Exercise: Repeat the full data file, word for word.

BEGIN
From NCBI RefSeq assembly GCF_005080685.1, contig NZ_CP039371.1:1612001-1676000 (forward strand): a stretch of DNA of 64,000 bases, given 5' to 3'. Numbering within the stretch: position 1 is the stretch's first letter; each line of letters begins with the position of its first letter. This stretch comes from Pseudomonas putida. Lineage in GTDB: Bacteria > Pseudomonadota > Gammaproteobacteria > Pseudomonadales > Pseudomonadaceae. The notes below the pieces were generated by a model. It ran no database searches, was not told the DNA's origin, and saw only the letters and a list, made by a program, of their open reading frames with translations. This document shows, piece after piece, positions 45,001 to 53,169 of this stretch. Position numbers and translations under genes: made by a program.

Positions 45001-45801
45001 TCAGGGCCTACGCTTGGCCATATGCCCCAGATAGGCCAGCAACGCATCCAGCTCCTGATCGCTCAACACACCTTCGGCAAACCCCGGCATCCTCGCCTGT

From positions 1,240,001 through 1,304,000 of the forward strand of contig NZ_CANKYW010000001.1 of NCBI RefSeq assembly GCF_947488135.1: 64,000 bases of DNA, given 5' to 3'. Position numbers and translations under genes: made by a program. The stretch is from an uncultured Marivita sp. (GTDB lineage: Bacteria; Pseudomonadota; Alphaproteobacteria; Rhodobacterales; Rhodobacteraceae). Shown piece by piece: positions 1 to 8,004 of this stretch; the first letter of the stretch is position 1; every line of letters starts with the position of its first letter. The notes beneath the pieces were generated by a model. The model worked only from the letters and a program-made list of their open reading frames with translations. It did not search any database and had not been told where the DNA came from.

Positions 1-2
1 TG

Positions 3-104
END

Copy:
From NCBI RefSeq assembly GCF_005080685.1, contig NZ_CP039371.1:1612001-1676000 (forward strand): a stretch of DNA of 64,000 bases, given 5' to 3'. Numbering within the stretch: position 1 is the stretch's first letter; each line of letters begins with the position of its first letter. This stretch comes from Pseudomonas putida. Lineage in GTDB: Bacteria > Pseudomonadota > Gammaproteobacteria > Pseudomonadales > Pseudomonadaceae. The notes below the pieces were generated by a model. It ran no database searches, was not told the DNA's origin, and saw only the letters and a list, made by a program, of their open reading frames with translations. This document shows, piece after piece, positions 45,001 to 53,169 of this stretch. Position numbers and translations under genes: made by a program.

Positions 45001-45801
45001 TCAGGGCCTACGCTTGGCCATATGCCCCAGATAGGCCAGCAACGCATCCAGCTCCTGATCGCTCAACACACCTTCGGCAAACCCCGGCATCCTCGCCTGT

From positions 1,240,001 through 1,304,000 of the forward strand of contig NZ_CANKYW010000001.1 of NCBI RefSeq assembly GCF_947488135.1: 64,000 bases of DNA, given 5' to 3'. Position numbers and translations under genes: made by a program. The stretch is from an uncultured Marivita sp. (GTDB lineage: Bacteria; Pseudomonadota; Alphaproteobacteria; Rhodobacterales; Rhodobacteraceae). Shown piece by piece: positions 1 to 8,004 of this stretch; the first letter of the stretch is position 1; every line of letters starts with the position of its first letter. The notes beneath the pieces were generated by a model. The model worked only from the letters and a program-made list of their open reading frames with translations. It did not search any database and had not been told where the DNA came from.

Positions 1-2
1 TG

Positions 3-104